Production of Yixing teapots declined during the fall of the Ming and transition to the Qing dynasty (1644 – 1912 CE). Many of the scholar-officials, who were Ming supporter and loyalists, fell from power and favor under the Qing; hundreds of scholars and officials committed suicide on the death of the Hongguang Emperor (the first Emperor of the Southern Ming Dynasty) and peasants staged a revolt. Patronage of art and ceramics declined during this time, trade in kiln materials and fired wares were disrupted, and the merchant economy contracted – all of which reduced production and demand for high-end wares.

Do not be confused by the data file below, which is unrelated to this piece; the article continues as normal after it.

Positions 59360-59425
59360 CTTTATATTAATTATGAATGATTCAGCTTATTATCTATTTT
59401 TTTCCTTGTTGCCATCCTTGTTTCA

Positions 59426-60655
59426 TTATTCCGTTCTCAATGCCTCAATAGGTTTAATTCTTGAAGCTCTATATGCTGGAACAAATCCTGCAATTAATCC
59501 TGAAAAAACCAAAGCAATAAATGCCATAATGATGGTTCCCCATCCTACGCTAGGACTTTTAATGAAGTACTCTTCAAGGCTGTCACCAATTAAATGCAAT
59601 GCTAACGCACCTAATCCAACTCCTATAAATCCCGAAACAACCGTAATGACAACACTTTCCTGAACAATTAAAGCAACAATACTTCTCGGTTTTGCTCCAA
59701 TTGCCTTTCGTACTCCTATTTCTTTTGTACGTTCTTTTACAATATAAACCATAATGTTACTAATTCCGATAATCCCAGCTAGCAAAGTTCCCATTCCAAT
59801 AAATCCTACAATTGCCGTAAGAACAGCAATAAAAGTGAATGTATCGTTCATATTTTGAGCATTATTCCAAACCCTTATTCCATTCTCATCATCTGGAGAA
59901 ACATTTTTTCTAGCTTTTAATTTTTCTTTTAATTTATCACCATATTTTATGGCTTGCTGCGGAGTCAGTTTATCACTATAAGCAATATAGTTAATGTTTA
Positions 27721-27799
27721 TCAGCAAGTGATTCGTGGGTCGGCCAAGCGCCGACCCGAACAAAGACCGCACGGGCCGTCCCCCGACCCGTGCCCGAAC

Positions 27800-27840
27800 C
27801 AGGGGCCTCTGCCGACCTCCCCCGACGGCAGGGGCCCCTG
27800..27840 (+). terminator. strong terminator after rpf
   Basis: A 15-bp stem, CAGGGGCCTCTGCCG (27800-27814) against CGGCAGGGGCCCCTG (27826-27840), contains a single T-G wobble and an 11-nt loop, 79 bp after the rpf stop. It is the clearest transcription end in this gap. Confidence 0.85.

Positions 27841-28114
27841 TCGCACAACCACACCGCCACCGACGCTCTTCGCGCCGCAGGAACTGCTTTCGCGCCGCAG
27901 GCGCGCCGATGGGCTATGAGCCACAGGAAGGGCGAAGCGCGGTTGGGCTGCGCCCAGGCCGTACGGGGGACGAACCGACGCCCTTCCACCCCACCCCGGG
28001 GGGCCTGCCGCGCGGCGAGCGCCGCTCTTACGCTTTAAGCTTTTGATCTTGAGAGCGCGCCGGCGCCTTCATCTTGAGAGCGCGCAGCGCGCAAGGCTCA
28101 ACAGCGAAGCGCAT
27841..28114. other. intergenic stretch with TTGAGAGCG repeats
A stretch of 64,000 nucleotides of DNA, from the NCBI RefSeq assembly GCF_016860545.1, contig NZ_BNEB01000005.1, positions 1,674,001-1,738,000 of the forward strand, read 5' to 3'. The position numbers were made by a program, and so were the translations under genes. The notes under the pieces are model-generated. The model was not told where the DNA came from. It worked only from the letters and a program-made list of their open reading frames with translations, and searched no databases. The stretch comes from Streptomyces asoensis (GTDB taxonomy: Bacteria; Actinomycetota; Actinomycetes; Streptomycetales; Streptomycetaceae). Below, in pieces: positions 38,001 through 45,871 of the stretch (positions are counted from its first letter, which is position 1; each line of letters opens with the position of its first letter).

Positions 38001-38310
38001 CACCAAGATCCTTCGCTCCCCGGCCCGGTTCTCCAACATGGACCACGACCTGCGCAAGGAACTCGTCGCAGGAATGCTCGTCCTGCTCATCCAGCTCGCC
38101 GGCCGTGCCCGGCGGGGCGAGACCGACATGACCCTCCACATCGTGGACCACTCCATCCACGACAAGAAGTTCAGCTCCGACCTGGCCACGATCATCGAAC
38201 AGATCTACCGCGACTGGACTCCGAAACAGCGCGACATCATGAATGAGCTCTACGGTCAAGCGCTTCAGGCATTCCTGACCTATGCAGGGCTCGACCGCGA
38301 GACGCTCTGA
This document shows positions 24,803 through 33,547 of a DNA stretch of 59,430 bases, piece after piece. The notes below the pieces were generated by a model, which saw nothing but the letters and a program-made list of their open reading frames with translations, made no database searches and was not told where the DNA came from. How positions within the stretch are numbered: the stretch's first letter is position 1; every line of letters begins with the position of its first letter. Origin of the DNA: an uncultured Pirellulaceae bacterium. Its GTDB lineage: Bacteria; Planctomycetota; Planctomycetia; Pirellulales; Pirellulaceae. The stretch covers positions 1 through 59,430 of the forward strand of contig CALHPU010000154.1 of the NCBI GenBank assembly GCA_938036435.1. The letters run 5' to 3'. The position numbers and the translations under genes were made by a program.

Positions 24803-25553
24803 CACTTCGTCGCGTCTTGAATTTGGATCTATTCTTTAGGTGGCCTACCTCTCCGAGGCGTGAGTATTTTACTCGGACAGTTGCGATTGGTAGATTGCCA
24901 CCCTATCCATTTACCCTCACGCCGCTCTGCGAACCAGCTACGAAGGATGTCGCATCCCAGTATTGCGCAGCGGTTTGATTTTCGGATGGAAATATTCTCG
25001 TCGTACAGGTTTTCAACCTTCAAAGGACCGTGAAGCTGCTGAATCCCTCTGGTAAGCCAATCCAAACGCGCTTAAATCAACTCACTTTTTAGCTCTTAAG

The initial focus of the Qing empire was consolidation and control of the Sinosphere, leaving precious little time for artistic development or a reemergence of the Han Chinese literati class. It wasn’t until the (relatively) peaceful reigns by the trio of scholar-Emperors, Kangxi (康熙, r. 1661 –1722 CE), Yongzhen (雍正, r. 1722 – 1735 CE), and Qianlong (乾隆, r. 1735 – 1796 CE), that ceramic production and connoisseurship regained its prominence and reached its zenith within the dynastic period.
This page is for paying subscribers onlySubscribe Now
Already have an account? Log in